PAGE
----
Dutch Oven Venison Stew

For Christmas, my wife gave me a Clay Dutch Oven, and I’ve been having a ton of fun with it since. There are a host of recipes coming…but if you’ve not got one, fear not! A cast iron Dutch Oven will suffice! If however you are using a Clay Dutch Oven, make sure you soak it before use!

Anyway, this stew turned out incredibly well. The meat nearly melted in our mouths, and the veggies were all perfectly cooked through to a soft texture, which made this an incredible winter meal. We finished our stew flavoring with the sweet earthiness of Hay Stock, but Beef or Vegetable Stock would work really well too.

Time: 1.5-2 Hours (the longer the time, the more tender your meat)


  • Cubed Venison
  • Small Red Potatoes
  • Onion
  • Garlic
  • Cauliflower
  • Carrots
  • Mushrooms
  • Peas
  • Rosemary
  • Stock of your Choice. We used Hay, but Beef would be great too.
  • 2 Tablespoons Corn Starch and 2 Tablespoons Warm Water


  • Dice your onion and garlic. Melt some coconut oil, ghee, or butter in a Dutch Oven, and add your onions, garlic, and rosemary. Cover, and allow the onions to sweat.
  • As your onions cook, pour your stock into a saucepan, and bring to a simmer.
  • Begin to preheat your oven to 350 degrees F.
  • Also, as your onions cook, chop your cauliflower into small florets, quarter your mushrooms, slice your small red potatoes into bite sized pieces, and slice your carrots.
  • When your onions have turned slightly opaque, add your venison, and allow it to begin to brown.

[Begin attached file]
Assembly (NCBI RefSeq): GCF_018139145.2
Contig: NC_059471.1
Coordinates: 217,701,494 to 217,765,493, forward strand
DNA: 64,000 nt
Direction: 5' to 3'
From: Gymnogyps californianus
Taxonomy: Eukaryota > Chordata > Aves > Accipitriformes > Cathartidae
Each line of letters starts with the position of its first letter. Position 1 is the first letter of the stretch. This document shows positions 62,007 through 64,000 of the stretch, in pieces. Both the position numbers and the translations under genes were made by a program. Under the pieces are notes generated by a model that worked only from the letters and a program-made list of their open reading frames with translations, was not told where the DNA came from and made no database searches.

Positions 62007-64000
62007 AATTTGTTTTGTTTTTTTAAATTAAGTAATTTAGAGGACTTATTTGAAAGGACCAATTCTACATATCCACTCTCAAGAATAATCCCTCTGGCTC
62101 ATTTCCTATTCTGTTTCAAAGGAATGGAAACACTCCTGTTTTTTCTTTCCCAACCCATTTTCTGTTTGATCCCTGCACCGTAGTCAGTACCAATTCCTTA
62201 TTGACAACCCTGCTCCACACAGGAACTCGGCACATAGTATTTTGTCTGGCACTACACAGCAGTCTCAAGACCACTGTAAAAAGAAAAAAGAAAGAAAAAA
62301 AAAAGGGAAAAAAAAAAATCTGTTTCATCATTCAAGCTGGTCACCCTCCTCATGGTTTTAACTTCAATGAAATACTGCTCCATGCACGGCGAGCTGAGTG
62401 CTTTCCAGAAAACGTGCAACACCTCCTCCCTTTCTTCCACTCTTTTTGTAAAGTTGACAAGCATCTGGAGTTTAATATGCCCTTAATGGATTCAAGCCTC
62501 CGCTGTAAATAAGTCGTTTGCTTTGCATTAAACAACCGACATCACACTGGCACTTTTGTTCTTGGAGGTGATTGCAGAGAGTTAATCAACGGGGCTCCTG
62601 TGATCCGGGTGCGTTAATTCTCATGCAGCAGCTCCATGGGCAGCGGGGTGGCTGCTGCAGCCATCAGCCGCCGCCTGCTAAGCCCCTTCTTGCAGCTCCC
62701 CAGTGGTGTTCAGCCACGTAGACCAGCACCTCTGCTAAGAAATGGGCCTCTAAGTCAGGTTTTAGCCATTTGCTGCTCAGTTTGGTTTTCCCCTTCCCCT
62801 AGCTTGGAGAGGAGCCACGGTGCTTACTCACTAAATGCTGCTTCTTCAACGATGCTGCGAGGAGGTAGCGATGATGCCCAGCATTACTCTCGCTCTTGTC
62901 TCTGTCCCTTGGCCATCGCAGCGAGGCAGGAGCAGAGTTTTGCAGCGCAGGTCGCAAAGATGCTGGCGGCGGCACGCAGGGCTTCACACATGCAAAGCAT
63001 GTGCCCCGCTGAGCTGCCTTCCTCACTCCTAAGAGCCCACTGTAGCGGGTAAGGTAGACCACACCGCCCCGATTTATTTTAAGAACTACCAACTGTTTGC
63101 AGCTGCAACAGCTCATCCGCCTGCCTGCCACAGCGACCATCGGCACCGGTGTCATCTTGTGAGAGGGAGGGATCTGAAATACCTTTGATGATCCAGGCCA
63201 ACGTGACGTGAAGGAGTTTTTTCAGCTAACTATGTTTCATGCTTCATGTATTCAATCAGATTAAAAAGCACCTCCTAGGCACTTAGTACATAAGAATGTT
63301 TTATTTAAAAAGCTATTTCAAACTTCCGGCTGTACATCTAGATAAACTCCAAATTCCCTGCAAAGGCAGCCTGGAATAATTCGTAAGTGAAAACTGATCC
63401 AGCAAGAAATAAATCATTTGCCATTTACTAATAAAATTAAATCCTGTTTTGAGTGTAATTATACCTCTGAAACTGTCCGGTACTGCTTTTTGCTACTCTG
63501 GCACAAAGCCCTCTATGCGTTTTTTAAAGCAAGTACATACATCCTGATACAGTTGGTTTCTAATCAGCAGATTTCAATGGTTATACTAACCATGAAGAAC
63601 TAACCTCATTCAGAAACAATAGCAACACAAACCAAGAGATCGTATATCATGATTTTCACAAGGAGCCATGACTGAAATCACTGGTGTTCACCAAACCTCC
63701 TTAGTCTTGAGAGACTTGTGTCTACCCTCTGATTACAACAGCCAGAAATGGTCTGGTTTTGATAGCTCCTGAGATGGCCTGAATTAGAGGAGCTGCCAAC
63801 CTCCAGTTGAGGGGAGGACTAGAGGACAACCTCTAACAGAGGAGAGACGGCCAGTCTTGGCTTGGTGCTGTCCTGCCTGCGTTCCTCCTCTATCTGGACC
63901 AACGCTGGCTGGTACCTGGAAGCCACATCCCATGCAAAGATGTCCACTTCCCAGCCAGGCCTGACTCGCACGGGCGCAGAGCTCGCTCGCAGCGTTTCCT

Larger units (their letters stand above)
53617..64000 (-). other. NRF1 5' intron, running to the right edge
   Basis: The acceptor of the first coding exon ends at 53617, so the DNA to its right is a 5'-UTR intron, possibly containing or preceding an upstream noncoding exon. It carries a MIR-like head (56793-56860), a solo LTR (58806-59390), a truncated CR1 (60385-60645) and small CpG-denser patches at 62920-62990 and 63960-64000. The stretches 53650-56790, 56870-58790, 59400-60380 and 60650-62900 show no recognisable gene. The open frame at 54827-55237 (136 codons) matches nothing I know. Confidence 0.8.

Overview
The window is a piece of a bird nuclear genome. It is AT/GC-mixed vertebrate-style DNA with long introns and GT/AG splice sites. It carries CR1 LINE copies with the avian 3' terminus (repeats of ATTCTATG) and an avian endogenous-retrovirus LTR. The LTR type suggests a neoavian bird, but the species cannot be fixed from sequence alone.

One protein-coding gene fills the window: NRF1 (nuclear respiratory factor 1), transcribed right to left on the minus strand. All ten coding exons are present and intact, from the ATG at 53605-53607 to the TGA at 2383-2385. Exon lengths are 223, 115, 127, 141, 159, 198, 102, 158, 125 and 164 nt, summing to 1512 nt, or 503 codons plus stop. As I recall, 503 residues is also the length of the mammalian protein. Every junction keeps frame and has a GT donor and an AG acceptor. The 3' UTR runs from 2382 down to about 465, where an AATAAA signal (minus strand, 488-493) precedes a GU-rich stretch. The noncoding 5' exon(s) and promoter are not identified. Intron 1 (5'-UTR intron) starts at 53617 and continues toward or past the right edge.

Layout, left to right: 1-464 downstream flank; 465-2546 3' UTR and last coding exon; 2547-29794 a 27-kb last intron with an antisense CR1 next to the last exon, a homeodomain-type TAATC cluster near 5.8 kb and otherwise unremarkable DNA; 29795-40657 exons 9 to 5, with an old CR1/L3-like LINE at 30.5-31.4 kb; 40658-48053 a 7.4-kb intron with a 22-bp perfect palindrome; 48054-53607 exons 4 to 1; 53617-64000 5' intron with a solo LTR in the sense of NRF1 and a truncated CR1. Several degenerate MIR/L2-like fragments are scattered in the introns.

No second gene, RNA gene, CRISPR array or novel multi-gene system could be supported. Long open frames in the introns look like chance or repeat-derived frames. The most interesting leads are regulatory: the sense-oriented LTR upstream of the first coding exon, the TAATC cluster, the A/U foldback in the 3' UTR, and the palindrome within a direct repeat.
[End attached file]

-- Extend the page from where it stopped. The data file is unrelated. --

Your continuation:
• Once your venison has begun to brown (you will still some red), add the rest of your veggies, and cover. Allow to cook for about 10 minutes, stirring occasionally.
  • Pour your simmering stock into your Dutch oven. Then, mix your corn starch and warm water, stir to fully dissolve, and pour into your Dutch oven.
  • Transfer your Dutch oven to your oven, and cook for 60-90 minutes until your veggies are soft, and your meat is tender.
  • Bowl, devour, and enjoy!


  1. I was interested to see this pot and wanted to share with you a german pot, more ovaloid in shape, and larger too, called the Römertopf or “Roman pot”. The same rules apply: you soak it in water before using it and it makes incredible stews, whole chickens, and the like. My mom used to have one, and for a time there we had pot roasts made with a 2 pound piece of chuck, carrots, onions and potatoes every couple of Sundays. The meat always turned out super tender and juicy, but there was something about the smell (when in the oven) that bothered me. Nonetheless, it isn’t that popular anymore, but you can order them today as you could back when we had one, about 50 years ago. 🙂
    Here’s a link to one of the most common Römertöpfe:

    1. Thank you for sharing! That pot roast sounds amazing!!! I’ve only cooked with the pot three times so far (one had some cooking blunders and won’t be posted, and the other was a Jackfruit Curry that turned out really well). But I’m excited to press on since I’ve barely scratched the surface!

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